donderdag 20 juli 2017

Next Week's FOMC Meeting May Not Be As "Benign" As The Market Believes

If ever there was a chance for The Fed to 'sneak' in a rate-hike while everyone is distracted, it's next Wednesday as Trump Jr testifies to Congress. As former FX trader Richard Breslow remarks, The Fed "woulda, coulda, shoulda hike next week, but certainly won't," noting that if they are truly concerned about the "stretched valuations" taking an extended vacation through the summer is the worst thing The Fed can do...


# Via Bloomberg, It feels strange but, curiously, not entirely pointless, to suggest the Fed do something that there’s zero chance they will even contemplate. I’m talking about next week’s FOMC meeting and using it as an opportunity to be bold. This is mostly a meeting they hold in mid-summer to justify the fact that no one has any desire to be in Washington DC in August, and September is a long way off. But taking an extended holiday is precisely what they oughtn’t do. The only thing it will accomplish is forcing, as well as encouraging, investors to carry on with the types of trades every right-minded observer thinks has a large element of recklessness. Which is just a somewhat less nice word for “financial conditions remain benign.” As you can tell, I’m not in the camp that thinks the way to get inflation is to continue on with policies that are no longer efficacious in producing that desired effect.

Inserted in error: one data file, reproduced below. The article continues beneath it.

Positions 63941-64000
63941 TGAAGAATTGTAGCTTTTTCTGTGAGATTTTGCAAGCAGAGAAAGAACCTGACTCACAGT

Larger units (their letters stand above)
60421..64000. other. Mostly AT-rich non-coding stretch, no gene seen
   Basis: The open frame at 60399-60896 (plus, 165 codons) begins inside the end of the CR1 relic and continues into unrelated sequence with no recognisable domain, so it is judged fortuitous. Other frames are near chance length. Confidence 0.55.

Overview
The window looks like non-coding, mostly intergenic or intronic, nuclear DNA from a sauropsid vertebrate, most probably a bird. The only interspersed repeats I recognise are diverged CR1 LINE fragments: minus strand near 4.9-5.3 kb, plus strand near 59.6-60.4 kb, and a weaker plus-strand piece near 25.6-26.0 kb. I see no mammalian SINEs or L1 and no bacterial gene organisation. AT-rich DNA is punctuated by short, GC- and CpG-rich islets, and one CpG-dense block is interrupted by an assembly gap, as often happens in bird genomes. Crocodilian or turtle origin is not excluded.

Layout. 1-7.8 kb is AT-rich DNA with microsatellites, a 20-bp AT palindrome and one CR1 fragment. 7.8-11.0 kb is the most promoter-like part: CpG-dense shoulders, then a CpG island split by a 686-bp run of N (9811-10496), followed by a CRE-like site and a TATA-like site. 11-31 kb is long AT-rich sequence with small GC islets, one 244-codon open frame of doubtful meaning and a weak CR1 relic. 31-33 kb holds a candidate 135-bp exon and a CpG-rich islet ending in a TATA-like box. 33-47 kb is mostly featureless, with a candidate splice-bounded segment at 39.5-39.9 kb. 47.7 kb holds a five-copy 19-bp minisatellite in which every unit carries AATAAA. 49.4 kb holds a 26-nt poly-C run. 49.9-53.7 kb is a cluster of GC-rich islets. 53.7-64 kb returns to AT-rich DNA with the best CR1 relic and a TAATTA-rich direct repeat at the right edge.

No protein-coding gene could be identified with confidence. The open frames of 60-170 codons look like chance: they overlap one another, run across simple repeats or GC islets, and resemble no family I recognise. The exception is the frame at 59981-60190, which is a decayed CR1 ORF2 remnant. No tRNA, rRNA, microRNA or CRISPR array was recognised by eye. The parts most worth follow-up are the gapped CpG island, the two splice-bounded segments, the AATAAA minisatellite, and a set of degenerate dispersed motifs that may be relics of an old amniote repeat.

At this point, ultra-low rates are exacerbating problems that weren’t particularly of concern when the post-crisis response was initiated and are no longer needed for the ones that were. If you want to see higher wages, fast-tracked investment decisions and raised inflation expectations, then rates can’t be this low. And this isn’t as counter-intuitive or economically unorthodox as it sounds. It’s human nature. They can’t figure out what the new normal is for R* or why. It’s this low because the Fed is actively suppressing it. That’s what you call an uncomfortable truth. Markets have veritably ignored the previous hikes because these have been the right thing to do yet are expected to be doled out in such a miserly fashion as to have little impact any time soon. And they certainly haven’t slowed the economy. To believe they have, you would have to assume the lag in the monetary policy transmission effect is off the charts, literally. Futures are pricing no chance of a move. The markets aren’t set up for it.
You’ll cause mayhem in the pits. Well when you have news to get out and don’t want to cause a ripple, what do you do? Make sure it’s released in the Saturday edition or opposite the Super Bowl. Next Wednesday, coinciding with the meeting, will be the testimony by Trump Jr. before the Senate Judiciary Committee. Sure to have more gawkers than Comey’s day. The Fed can slip in the hike and by the time anyone pays attention it will be old news. Presto chango For now, no one is buying it...